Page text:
A Man of the People

A Man of the People

by Chinua Achebe

By the renowned author of "Things Fall Apart," this novel foreshadows the Nigerian coups of 1966 and shows the color and vivacity as well as the violence and corruption of a society making its own way between the two worlds.

  • Language: English
  • Category: Fiction
  • Rating: 3.87
  • Pages: 160
  • Publish Date: August 16th 2016 by Penguin Books
  • Isbn10: 0385086164
  • Isbn13: 9780385086165

What People Think about "A Man of the People"

The story revolves around a young educated man, Odili, and his relationship with Chief Nanga, a corrupt, swaggering Minister of Culture in an unnamed country. After a falling out, Odili plans an elaborate revenge, involving Nanga's young wife and the recent elections. It is easy to say, "This book is an allegory" - there's politics as the most brutal infighting, the young and educated versus the old and traditional, the power and brutishness of corruption, and so forth. Achebe savors personal tics, details, dialects, and especially little ironies.

Chinua Achebes 1966 novella, A Man of the People, was selected by Anthony Burgess as one of the best novels in English since 1939. It is present day (1966) in an unnamed African nation and a well educated man is about to meet the countries leader, Chief the Honourable M. A Man of the People contains two firsts for Achebe as a novelist: this is the first time he attempts comedy and satire much of the doom and portent of Things Fall Apart has now gone and this is also the first time he has chosen to write in the first person. Knowing and now seeing firsthand how Nangas government is betraying the common man, Odili and his friends strive to do something about it: That first night I not only heard of a new political party about to be born but got myself enrolled as a foundation member. The unnamed country of this novel is almost devoid of white men, and though the political figures in this work have all had a British education, though are not keen to retain those Western ideals. The country in this novel is one the white men have clearly abandoned as was done all over Africa in reality so that tin-pot dictators such as Nanga can come to power and be overthrown by another power hungry figure indecently quickly. Achebes novel is a deeply satirical one, in tune with modern African politics that retains much of the resonance it must have had for a 1960s audience as it does to us, forty years later.

But then the narrator, an idealistic young man in his twenties, decides to stand up to a bully, though for some of the wrong reasons.

This story chronicles the politics of African states, and it's eat-and-let-eat leaders.

Achebe's Man of the People Notes, Discussion and Summary from my For Unofficial Use Only Blog This novel takes place in 1964 examines the institutions of Nigeria. Without understanding that Chief Nanga is a man of the people, the story does not work. It's important that Nanga is the only character that talks to the people. It's important to note that Achebe writes in the first person, a departure from his previous novels. Chapter 1 Chief Nanga (Minister of Culture) comes to his hometown (village) of Anata. He is "a man of the people." Background on his rise to power. Chapter 3 Odili goes to Nanga's and is welcomed warmly. Background on Odili's father, a district interpreter--a powerful and hated man with five wives and 35 children. Odili and Nanga visit Chief Koko, who handles education abroad, but they don't get a chance to discuss the scholarship. (Our Home Made Stuff) - the gap between power and previous life is so huge that it feeds corruption Chapter 4 Mrs. Nanga gets ready to leave with the children to visit her village, which they do at least once a year. Chapter 5 Odili goes to Jean's party and ends up sleeping with her. Nanga never ends up going because Mrs. Akilo arrives at his home--we find out later that he sleeps with her. - Jalio wrote fictional Song of the Blackbird Chapter 7 Nanga makes a good speech and they return home. Chapter 8 Odili plots revenge against Nanga. Case in point: - some in the older generation wish the white man had never left - "it is only when you are close to a man that you can begin to smell his breath" Chapter 9 Odili goes back to Anata and we hear the story of Josiah, the bar-owner who took too much. The CPC has Odili run against Nanga. Odili implore Edna not to marry Nanga! - we also see that the wooden masks are now a game played by drunkards and children - we see Odili enjoying the fear in another person--enjoying power - whereas a telegram might take 3 days to reach the country, rumour took a day or less Chapter 11 Odili gets bodyguards as the campaign gets vicious. - "Eating the hills like yam" Chapter 12 Maxwell arrives from the city with his CPC staff to drum up support for Odili. Odili's home village loses their pipes for supporting him. Chapter 13 In disguise, Odili goes to Nanga's campaign meeting. - corruption equated with "a warrior eating the reward of his courage" at throwing the white man out - the people had nothing to do with fall of government--it was unruly mobs and private armies.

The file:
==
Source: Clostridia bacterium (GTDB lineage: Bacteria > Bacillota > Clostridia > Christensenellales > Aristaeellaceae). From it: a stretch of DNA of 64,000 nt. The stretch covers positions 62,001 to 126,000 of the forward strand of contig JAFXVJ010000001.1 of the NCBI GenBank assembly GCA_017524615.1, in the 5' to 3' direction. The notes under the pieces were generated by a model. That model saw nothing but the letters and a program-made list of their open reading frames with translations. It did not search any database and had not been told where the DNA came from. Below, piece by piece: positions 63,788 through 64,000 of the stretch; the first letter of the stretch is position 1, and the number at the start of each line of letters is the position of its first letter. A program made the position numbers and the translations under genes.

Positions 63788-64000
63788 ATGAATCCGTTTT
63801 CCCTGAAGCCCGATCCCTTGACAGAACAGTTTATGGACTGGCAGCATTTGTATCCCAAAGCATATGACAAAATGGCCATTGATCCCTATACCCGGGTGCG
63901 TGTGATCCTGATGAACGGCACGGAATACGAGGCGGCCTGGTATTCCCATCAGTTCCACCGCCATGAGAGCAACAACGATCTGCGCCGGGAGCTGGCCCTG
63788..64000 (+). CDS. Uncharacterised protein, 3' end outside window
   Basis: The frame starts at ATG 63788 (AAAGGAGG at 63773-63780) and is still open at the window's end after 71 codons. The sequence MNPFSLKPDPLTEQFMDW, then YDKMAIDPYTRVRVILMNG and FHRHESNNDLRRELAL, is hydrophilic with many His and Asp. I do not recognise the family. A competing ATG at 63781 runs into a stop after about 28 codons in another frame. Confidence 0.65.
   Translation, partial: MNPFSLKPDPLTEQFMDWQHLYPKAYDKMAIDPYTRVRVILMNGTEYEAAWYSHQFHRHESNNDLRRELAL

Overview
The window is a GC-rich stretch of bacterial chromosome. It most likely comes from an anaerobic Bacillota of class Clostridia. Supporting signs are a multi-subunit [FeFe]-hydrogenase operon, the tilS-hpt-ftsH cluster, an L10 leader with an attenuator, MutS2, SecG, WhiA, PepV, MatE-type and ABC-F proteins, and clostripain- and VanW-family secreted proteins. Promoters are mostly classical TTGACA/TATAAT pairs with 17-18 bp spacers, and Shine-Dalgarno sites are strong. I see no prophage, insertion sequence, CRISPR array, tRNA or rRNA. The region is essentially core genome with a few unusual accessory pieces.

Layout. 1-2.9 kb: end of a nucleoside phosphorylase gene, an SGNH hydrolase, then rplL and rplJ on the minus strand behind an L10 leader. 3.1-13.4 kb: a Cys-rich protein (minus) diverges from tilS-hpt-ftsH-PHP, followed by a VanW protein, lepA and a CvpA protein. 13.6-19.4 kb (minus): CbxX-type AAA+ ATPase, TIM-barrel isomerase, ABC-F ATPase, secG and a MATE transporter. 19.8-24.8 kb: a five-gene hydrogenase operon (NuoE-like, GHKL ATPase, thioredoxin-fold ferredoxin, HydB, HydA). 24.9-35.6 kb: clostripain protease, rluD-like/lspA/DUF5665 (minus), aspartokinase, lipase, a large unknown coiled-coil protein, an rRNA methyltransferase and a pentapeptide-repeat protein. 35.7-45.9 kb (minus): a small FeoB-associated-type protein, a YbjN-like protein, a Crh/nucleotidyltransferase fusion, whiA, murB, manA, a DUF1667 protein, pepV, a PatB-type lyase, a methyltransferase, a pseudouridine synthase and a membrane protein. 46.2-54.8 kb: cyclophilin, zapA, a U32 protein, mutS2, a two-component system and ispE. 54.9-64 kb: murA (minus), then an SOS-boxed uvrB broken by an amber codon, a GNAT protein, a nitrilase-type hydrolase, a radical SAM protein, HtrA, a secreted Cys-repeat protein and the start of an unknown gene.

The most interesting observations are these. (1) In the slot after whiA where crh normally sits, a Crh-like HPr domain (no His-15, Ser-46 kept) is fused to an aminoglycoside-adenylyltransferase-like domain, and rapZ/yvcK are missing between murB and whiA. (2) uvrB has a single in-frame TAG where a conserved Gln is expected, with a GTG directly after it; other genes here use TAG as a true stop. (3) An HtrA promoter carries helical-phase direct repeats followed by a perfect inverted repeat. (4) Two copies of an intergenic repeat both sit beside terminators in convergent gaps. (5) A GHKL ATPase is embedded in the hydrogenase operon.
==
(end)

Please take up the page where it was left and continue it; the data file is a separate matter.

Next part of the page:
Though cynical, this book is an excellent, excellent read.

He is best known for his first novel, Things Fall Apart (1958), which is the most widely read book in modern African literature. Achebe writes his novels in English and has defended the use of English, a "language of colonizers", in African literature. Achebe's novels focus on the traditions of Igbo society, the effect of Christian influences, and the clash of values during and after the colonial era.